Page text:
by the Group and in comparison to the approved tolerances.

The committee is assisted in these functions by the various

risk management committees that are also concerned with

risk which undertake both regular and ad-hoc reviews of the

Group’s risk management environment, the results of which

are reported at appropriate levels for review and action.

The risk management policies which are reviewed by the

committee are detailed on pages 54-67 and are in line with

International Financial Reporting Standards.

Management Committees

A significant factor in the Group’s ongoing success is

the strength of the management team. Members of the

management team bring together a vital combination of

leadership skills and extensive banking experience from both

local and international exposure. To harness that strength,

the Group Managing Director has established committees to

assist him in the management of the Group. These committees

are chaired by the Group Managing Director and include the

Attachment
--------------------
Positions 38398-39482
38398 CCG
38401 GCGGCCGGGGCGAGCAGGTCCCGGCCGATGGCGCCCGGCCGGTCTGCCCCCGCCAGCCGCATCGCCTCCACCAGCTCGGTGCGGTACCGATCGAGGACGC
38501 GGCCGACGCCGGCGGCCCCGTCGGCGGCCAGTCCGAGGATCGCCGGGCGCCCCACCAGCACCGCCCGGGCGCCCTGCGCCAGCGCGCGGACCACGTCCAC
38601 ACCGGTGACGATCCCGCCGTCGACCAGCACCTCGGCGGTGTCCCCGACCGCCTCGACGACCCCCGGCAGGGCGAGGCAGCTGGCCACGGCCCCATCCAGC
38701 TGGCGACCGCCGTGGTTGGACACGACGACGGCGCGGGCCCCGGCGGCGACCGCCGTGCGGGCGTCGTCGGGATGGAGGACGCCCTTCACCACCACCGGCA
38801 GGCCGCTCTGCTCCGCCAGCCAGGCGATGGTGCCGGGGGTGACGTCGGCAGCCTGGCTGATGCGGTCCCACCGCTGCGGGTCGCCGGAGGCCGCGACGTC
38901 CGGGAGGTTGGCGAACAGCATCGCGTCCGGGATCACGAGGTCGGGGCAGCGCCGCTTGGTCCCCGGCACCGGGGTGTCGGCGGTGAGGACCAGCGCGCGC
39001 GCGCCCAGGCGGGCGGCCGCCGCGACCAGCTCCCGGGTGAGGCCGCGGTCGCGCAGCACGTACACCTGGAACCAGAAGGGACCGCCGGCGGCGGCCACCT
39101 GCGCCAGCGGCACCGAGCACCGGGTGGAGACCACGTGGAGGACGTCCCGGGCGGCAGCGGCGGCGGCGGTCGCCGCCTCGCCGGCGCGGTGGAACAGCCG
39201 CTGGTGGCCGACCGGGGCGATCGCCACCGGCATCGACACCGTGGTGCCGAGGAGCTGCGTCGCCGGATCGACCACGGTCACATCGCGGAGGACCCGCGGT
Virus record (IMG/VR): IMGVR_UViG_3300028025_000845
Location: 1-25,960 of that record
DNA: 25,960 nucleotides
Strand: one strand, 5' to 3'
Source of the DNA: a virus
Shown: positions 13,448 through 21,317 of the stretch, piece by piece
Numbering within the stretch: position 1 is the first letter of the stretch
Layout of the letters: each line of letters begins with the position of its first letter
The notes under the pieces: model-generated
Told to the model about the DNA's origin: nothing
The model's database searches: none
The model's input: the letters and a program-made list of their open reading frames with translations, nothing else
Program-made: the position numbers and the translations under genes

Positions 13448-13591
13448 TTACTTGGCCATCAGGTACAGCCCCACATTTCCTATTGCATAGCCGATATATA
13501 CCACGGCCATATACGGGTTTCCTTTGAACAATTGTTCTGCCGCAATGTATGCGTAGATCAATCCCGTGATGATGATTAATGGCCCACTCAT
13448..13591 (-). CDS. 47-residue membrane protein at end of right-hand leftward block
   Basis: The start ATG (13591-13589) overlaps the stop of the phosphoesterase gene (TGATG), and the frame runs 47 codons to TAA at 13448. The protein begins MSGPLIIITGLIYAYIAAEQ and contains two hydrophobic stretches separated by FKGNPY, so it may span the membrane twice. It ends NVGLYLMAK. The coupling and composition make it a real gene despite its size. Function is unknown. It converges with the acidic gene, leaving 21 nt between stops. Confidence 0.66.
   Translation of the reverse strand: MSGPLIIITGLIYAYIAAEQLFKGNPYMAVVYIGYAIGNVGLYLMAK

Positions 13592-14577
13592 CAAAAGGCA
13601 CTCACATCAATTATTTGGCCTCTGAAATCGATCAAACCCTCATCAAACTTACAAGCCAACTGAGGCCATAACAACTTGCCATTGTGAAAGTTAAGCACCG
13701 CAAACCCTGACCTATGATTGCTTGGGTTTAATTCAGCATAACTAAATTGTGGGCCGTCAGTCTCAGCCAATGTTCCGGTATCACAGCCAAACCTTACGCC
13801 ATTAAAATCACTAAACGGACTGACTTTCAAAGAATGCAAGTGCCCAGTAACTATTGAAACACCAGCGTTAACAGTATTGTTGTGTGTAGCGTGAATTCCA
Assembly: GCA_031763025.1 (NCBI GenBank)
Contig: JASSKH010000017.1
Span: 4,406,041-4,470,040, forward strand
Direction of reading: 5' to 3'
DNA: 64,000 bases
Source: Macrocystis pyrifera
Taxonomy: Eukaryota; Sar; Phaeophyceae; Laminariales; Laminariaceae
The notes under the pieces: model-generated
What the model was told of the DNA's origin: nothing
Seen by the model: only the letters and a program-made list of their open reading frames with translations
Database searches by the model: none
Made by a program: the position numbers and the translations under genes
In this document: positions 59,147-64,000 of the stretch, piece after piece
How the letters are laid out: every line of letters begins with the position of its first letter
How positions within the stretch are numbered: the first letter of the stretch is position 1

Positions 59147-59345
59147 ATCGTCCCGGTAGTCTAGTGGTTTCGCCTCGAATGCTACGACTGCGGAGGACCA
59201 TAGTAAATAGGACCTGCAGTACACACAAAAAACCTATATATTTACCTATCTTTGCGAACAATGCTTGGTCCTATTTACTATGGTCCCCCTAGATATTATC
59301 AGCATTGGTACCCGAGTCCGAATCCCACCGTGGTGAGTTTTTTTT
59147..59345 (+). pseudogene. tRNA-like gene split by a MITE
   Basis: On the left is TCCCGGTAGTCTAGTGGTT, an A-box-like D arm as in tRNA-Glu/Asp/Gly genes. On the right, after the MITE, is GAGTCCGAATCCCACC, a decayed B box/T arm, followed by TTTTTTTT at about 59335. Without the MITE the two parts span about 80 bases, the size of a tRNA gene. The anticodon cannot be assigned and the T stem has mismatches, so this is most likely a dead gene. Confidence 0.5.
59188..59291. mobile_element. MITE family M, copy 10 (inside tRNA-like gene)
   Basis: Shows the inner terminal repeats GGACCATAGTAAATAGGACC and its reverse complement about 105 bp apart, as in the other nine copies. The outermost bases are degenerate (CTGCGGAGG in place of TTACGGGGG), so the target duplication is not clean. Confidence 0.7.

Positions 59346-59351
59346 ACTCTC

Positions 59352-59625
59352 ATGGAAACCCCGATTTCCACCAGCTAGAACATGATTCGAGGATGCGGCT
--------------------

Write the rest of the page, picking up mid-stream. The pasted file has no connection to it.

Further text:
respective Heads of Department, with other senior managers

being co-opted on a need basis. These committees include:-

• The Executive Management Committee (EXCOM)

This committee meets regularly and at least monthly to

discuss strategy formulation and implementation, policy

matters and financial performance. It is also charged with

the responsibility of ensuring compliance with the regulatory

framework and guidelines and adherence to company policy

and procedures. This committee also serves as a link

between the Board and management.

• The Management Committee (MANCOM)

This committee meets monthly to review operational

issues of the Group, with emphasis on the assessment and

monitoring of the institution’s operational risks.

• The Assets and Liabilities Management Committee (ALCO)

This committee meets every month or more frequently when

necessary. ALCO, a risk management committee, is tasked

with the responsibility of ensuring that all foreseeable

funding commitments and deposit withdrawals can be